i am going to fumble forward, and i’m considering this a hobby. if i break even and learn a lot, i’d be tickled to death.
- March 3, 2007 at 2:08 PM #170647
heh. just bought another panasonic pv-gs320 for $425 delivered. so now i’m a two camera man!
as far as the audio, i’m really not sure what to do. i obviously cannot use the camera audio. and there’s no input on these for a microphone (strange that they’d put 3ccd in a camera, which is normally a feature in the $1000 price range, and then not have a microphone input). but the reviews on video quality for this are pretty strong. it’s in a mini dv format.
i’m not sure what to do about the audio. some of my material is going to be lecture type, and i’ll have to record audio concurrently with video, and disable the microphone input on the cameras.
i’ve bought a few titles on video production from amazon after thorough research. i really feel i’ve spent my money well. i bought "Lighting for Digital Video & Television, Second Edition (Paperback) by John Jackman", a book with outstanding reviews.
obviously, i’ve got a ton to read and learn. so far, i’ve got 2 cameras, adobe premier 2.0. more computer than i’ll need, several highly touted books on production, and a digital juice toolkit. total investment around 1500 so far. part of the fun here is the inventiveness to do it on a shoestring. i’m expecting to use quite a bit of duct tape to hold the whole project together :).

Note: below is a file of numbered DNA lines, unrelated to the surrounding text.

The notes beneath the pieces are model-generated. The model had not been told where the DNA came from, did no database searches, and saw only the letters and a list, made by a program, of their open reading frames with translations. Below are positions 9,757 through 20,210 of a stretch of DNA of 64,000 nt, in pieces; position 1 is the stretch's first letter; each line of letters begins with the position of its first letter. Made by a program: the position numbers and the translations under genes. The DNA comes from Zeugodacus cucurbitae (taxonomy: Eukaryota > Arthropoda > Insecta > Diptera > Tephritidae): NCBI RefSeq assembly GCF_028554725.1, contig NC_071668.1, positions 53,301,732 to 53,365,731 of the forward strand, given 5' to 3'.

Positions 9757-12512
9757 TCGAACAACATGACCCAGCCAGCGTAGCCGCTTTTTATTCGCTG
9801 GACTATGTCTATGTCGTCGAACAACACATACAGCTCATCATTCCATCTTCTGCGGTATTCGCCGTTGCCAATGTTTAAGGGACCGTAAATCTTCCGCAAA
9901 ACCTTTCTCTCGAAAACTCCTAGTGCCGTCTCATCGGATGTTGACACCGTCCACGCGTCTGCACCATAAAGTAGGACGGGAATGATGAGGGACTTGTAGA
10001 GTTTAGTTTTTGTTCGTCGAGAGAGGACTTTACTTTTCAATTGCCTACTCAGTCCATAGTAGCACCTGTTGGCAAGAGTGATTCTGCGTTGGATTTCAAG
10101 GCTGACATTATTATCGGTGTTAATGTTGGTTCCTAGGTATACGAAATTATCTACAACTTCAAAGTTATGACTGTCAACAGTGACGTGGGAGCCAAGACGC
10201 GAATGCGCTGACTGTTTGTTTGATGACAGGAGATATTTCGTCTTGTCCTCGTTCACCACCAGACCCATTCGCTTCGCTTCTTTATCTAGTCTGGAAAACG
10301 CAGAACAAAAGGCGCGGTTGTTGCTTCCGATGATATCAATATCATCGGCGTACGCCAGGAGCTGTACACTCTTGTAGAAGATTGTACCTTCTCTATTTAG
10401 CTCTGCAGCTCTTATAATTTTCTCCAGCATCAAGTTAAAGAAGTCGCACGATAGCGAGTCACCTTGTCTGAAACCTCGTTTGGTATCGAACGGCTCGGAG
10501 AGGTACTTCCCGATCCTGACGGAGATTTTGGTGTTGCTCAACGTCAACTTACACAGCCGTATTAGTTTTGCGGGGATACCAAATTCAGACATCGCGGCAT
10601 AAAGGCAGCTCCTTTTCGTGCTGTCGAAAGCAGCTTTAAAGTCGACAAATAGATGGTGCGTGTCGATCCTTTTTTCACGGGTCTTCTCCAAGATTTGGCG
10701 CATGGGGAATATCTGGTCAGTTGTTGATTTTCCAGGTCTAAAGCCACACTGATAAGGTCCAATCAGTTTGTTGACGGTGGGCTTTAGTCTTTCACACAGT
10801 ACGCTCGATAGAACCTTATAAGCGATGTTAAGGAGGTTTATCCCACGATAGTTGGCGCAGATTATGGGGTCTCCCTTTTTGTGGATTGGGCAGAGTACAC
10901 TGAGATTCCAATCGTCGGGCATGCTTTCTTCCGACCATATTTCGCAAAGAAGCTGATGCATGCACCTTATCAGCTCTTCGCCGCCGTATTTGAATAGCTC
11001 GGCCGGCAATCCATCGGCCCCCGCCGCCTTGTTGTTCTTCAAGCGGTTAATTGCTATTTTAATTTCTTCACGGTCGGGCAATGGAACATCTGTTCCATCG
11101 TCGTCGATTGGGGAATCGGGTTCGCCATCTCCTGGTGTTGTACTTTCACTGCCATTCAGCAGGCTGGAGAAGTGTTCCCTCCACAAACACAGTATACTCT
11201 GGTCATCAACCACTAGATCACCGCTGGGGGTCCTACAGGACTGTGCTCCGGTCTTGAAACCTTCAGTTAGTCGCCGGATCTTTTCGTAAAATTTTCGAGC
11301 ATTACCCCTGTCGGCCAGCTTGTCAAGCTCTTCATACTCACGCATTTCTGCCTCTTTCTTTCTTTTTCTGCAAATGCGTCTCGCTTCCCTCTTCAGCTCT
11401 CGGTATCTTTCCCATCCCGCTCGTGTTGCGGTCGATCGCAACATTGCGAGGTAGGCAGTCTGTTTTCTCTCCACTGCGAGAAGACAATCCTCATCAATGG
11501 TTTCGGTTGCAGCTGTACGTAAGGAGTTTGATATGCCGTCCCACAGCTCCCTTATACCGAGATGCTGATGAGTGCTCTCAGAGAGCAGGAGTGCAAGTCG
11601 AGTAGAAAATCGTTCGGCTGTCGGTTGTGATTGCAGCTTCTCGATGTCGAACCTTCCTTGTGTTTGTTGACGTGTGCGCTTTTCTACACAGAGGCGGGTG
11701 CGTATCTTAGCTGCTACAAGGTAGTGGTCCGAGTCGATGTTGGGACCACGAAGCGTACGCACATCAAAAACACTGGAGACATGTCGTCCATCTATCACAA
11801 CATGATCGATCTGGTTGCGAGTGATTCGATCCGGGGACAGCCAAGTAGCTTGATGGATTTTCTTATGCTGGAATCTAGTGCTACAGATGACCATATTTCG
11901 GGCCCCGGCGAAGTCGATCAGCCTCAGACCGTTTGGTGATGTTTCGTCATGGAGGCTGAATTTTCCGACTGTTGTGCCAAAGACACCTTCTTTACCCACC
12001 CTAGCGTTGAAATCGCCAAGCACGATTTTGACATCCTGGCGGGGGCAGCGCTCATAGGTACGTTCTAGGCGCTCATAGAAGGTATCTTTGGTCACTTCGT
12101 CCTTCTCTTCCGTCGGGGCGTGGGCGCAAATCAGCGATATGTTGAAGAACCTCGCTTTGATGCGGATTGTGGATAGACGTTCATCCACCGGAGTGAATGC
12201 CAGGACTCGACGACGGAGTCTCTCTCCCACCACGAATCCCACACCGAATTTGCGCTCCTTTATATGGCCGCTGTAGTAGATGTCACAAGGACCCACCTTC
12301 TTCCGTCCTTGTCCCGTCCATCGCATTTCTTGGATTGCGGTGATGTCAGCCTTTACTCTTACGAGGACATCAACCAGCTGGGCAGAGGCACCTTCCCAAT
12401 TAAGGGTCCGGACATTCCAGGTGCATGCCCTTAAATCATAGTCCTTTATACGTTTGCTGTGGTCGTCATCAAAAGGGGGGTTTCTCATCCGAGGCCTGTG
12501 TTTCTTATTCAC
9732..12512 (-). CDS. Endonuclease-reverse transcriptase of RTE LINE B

- March 3, 2007 at 3:29 PM #170648
i found a Marantz PMD201 Professional Audio Cassetter Recorder for around a hundred dollars on ebay. i’m wondering if i could get by with that for a little while ? :).
- March 4, 2007 at 11:33 AM #170649
well, i ended up buying 2 nady microphones with stands, a mixer, and usb audio interface for recording directly into my laptop. total cost around $138.
- March 6, 2007 at 12:32 PM #170650AnonymousInactive
I helped edit a movie (Standard Def) using Sony Vegas, then a (hopeful) pilot TV show (HD) in Adobe. Couldn’t stand Adobe – mainly because of the way (at the time) it handled HD rendering, so I/we jumped back to Vegas and it was like a breath of fresh air. Maybe HD won’t be a concern for you (certainly your cameras are not HD!), and perhaps the learning curve will be equally as steep for either program. If I’m not mistaken, if you have pro Hollywood aspirations go with Avid.
Remember, too – if you’re shooting for streaming video you’ll probably be more happy with a consumer 3CCD cam and wonderful lighting, than a big buck pro-sumer cam and average lighting. My experience, anyway.
Hiring a pro is certainly an option, but if you have the desire, this is just FUN- go for it!
And it goes without saying, you need a subscription to VideoMaker!
- March 8, 2007 at 10:17 AM #170651
heh. yep, i’ve already got my subscription paid :).
the cameras will be here any day. i think need a good lapel mic.
as far as lighting, man there’s a lot to learn! i’m going to dedicate a room in the house for a studio, so after i get the lighting right once, then i’ll leave it. this is about the simplest type of project one can do. i’m thinking about building a green screen and doing most everything there.
on the software, i’ve got adobe premeire pro on my computer now. i bought a copy of adobe premeire for the mac used ($25), and for 199 upgraded to the 2.0 version for windows. whatever happens, i’ll stick with that. i also picked up some digital juice toolkits, so i’ve got a lot more than i need at this point (i hope).